But even Terengganu’s women and minority top-up seats have a major flaw: the appointees are to be decided exclusively by the state government. Hence, the top-up seats are also the government’s ‘bonus seats’ as in Sabah.
Sawo believes that even top-up women representatives should be chosen by the people and should come from both government and opposition parties. Through Twoas, Penang has found a simple solution, which Sabah can modify and adopt. In the next state election, parties can nominate a list of six Twoas candidates for voters to consider when casting their votes for constituency state assembly members.
If fewer than 22 women are elected, the necessary two to six slots of Twoas would be shared by the parties based on their vote share. If any Twoas representative jumps to another party, the seat would be filled by the next candidate from the same party, hence, [making these seats] immune to party-hopping by the likes of Jaffary Waliam. This would encourage parties to invite credible women leaders to stand as Twoas candidates. Sabahans can also reject parties that put up bad Twoas candidates in their votes for state assembly members.
Twoas is akin to a closed-list proportional representation system, which can effectively transform our broken electoral system plagued by party-hopping and partisan redelineation into a mixed-member majoritarian system, as explained in an article titled “TWOAS: A bold political experiment” (The Sunday Star, 7 February, page 18). Normally, combining the first-past-the-post electoral system and closed-list proportional representation system, the mixed-member majoritarian system is used in nearly 20 countries, including Japan, Taiwan and the Philippines. While voters get two ballots in the standard mixed-member majoritarian system, Sabahans will have only one ballot, but it would be counted for the second time if Twoas need to be filled.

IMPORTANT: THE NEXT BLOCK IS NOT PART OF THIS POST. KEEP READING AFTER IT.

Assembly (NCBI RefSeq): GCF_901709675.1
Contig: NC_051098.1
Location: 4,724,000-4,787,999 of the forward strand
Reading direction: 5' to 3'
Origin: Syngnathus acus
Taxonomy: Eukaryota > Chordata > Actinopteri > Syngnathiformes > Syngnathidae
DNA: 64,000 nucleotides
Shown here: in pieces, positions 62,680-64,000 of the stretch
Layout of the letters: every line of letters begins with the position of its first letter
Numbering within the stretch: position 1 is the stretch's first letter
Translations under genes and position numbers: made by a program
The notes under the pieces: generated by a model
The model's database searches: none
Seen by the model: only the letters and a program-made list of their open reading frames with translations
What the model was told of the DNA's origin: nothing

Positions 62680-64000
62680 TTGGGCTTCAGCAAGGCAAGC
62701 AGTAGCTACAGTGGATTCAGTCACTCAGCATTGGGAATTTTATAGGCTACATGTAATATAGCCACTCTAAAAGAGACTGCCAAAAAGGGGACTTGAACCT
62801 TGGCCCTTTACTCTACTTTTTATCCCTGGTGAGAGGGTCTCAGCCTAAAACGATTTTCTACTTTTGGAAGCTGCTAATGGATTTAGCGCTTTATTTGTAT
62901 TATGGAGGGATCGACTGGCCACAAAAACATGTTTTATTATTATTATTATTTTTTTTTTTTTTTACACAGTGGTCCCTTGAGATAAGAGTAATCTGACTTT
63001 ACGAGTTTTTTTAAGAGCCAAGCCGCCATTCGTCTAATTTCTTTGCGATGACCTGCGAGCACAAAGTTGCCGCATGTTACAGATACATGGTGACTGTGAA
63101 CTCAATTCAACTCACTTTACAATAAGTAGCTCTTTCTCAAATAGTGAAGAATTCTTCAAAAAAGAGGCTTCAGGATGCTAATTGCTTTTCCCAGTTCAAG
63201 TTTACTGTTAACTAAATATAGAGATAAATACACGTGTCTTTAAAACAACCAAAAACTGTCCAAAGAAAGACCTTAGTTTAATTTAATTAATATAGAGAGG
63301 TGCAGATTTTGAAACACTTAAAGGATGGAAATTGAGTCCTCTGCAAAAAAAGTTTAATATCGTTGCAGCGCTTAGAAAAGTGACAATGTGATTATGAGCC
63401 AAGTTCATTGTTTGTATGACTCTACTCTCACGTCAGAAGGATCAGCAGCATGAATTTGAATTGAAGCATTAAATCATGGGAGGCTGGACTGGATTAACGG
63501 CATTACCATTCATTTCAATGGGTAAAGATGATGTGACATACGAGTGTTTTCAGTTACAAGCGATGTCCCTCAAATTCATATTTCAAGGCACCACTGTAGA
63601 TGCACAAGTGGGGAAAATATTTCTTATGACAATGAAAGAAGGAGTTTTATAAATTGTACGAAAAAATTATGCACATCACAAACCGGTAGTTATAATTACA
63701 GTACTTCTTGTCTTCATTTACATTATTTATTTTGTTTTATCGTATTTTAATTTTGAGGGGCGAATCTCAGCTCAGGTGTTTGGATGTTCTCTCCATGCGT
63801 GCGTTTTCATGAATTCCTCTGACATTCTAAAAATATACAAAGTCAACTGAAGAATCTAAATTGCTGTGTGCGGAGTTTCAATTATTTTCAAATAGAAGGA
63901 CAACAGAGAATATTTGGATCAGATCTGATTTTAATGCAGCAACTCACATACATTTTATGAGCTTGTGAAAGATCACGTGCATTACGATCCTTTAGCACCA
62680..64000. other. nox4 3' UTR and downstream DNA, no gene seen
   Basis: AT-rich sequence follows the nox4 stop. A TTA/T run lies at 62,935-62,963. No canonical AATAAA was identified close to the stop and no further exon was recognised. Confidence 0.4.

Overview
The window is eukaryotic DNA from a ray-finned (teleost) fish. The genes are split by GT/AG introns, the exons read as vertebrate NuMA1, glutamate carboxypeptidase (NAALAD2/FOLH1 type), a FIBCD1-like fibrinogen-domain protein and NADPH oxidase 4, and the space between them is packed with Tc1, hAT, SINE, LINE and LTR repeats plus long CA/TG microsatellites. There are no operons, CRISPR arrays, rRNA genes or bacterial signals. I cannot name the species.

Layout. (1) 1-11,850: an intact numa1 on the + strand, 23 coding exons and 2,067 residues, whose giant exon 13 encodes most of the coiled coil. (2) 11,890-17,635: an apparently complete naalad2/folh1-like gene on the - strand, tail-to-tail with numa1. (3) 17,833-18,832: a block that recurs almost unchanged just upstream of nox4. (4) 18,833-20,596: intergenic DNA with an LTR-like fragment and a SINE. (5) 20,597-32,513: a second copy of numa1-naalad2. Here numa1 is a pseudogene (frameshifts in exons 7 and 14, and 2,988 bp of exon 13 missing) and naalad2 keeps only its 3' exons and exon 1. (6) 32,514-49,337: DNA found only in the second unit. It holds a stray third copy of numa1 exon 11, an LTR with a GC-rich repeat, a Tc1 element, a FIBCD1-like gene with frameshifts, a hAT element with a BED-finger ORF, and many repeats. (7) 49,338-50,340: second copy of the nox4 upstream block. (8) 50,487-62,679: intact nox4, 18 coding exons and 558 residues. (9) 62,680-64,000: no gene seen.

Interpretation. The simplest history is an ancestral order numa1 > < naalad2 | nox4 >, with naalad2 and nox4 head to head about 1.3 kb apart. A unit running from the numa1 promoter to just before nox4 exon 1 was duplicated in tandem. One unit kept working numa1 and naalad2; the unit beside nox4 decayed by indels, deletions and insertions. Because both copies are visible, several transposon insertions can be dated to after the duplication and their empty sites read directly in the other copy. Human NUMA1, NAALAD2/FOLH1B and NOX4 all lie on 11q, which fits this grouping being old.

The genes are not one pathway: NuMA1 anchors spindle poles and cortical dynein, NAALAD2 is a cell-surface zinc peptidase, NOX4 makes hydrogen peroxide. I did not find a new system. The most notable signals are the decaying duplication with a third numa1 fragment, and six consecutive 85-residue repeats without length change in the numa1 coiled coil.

If Sabah’s next state election returns the same outcome as the one last September – only six women assembly members elected, and both Gabungan Rakyat Sabah (GRS) and Warisan-Plus both won 43% of votes, while the remaining votes are fragmented – then six Twoas need to be filled and GRS and Warisan-Plus will get three seats each.
While Penang is the pioneering state for Twoas and expects to pass the state constitutional amendment and enactment by the end of 2021, Sabah can catch up and even become the first state to implement Twoas. This is because Sabah needs no constitutional amendment, just an enactment for Twoas.
We hope Hajiji would make Twoas one of his legacies for Sabah. If he chooses to ignore half of Sabahans, then opposition parties must adopt Twoas in their manifestos and let Sabahans decide whether nominated seats should still be filled up by politicians who dare not to face voters like Jaffary Waliam and Dr Ali Akbar Gulasan of Pas. – Sawo